Here are 10 things I thought were worth sharing this week:
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- My July pick for the Read Like an Artist book club is Tove Jansson’s The Summer Book.
- My reading life has been even more promiscuous than usual: I’m skimming and skipping and flitting between Bonnie Tsui’s Why We Swim, John Ruskin’s The Elements of Drawing, Joel Dinerstein’s The Origins of Cool in Postwar America, and Walter Scott’s Wendy, Master of Art.
- Brian Eno launches his own radio station.
- Why 1980s NYC was such a creative place for music. (Spoiler: it was cheap.) As Patti Smith advised young artists half a decade ago, “Find a new city.”
- I interviewed writer/artist Edward Carey about his work and The School of Greatness interviewed me about mine. (If you can’t get enough of my voice, check out my audiobook trilogy!)
- A look at some of the treasures in the Saul Steinberg papers, including an exquisite corpse drawing from his only meeting with Picasso. (Here’s another one.) I recommend following the Beinecke Library at Yale for more great stuff like this.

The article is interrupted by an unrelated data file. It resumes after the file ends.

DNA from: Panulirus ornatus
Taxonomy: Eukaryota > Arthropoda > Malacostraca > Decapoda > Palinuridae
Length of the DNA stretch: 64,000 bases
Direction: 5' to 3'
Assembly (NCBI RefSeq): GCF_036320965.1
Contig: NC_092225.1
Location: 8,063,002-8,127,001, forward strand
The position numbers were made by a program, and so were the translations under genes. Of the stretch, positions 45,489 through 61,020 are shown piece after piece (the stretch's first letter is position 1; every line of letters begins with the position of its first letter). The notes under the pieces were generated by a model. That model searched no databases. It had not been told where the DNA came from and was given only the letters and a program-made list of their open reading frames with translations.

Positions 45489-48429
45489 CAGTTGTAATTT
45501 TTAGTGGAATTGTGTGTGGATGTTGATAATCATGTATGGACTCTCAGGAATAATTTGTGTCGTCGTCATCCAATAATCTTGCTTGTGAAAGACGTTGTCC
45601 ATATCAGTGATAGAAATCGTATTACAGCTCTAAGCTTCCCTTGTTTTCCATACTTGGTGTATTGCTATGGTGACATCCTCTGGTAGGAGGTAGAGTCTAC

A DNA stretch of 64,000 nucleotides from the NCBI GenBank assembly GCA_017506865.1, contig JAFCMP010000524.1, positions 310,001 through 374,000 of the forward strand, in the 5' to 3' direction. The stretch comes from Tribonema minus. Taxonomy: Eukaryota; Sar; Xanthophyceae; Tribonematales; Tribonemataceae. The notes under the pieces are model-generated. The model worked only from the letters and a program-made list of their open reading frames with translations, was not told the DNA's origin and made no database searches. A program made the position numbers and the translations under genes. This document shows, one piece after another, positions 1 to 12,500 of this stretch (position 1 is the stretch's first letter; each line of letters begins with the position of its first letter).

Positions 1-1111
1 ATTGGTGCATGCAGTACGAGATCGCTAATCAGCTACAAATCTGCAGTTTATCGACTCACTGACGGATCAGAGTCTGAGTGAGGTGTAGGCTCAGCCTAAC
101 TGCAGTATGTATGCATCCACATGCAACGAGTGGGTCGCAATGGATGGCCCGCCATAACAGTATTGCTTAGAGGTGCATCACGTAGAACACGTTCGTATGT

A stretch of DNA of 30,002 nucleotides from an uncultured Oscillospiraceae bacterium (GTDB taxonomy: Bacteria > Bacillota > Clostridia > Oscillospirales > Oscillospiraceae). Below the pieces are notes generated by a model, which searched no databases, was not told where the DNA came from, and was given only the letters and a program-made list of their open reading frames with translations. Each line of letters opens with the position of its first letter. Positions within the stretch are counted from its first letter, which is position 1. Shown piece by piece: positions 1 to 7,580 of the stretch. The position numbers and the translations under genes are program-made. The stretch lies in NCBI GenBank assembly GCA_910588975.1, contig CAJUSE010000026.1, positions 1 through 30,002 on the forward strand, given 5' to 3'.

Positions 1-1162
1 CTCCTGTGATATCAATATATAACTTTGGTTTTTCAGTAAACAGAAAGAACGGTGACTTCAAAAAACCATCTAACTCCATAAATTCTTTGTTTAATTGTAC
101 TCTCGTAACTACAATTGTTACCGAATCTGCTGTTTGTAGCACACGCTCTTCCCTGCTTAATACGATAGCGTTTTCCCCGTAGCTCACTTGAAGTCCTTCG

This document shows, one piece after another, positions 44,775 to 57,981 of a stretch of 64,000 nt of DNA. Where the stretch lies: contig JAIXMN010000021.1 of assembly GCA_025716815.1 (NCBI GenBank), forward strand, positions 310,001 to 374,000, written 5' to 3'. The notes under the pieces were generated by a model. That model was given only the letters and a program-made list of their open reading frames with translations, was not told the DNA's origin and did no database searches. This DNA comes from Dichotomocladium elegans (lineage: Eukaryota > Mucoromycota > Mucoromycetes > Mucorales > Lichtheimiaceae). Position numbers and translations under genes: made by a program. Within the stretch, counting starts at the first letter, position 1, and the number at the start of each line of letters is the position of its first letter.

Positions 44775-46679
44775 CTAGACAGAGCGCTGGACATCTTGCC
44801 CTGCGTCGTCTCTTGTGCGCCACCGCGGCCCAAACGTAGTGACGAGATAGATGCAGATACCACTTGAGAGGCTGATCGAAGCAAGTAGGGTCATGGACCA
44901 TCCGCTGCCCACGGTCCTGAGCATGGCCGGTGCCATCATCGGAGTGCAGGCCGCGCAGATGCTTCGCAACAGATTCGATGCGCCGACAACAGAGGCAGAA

- How Edward Gorey came upon his book design style, an excerpt from this terrific review of Mark Dery’s Gorey biography, Born to be Posthumous.
- Netflix: like many, I’ve been sucked into the French mystery series Lupin. The New Yorker profiled the star and producer, Omar Sy. (I was so ignorant when starting the show I didn’t realize the Arsène Lupin books are real, and many are out of copyright, so you can get the ebooks on Project Gutenberg.)
- Podcast: Tyler Mahan Coe’s delivery on Cocaine and Rhinestones took some getting used to, but I had to make time to listen to the episodes about one of my favorite musical duos, Buck Owens and Don Rich. (One secret of a good life seems to be: get you some Don Rich level backup.)
- Father’s day is Sunday, so here’s an art experiment I wish I’d started when my kids were babies. (Feel free to steal it and any other parenting ideas!)
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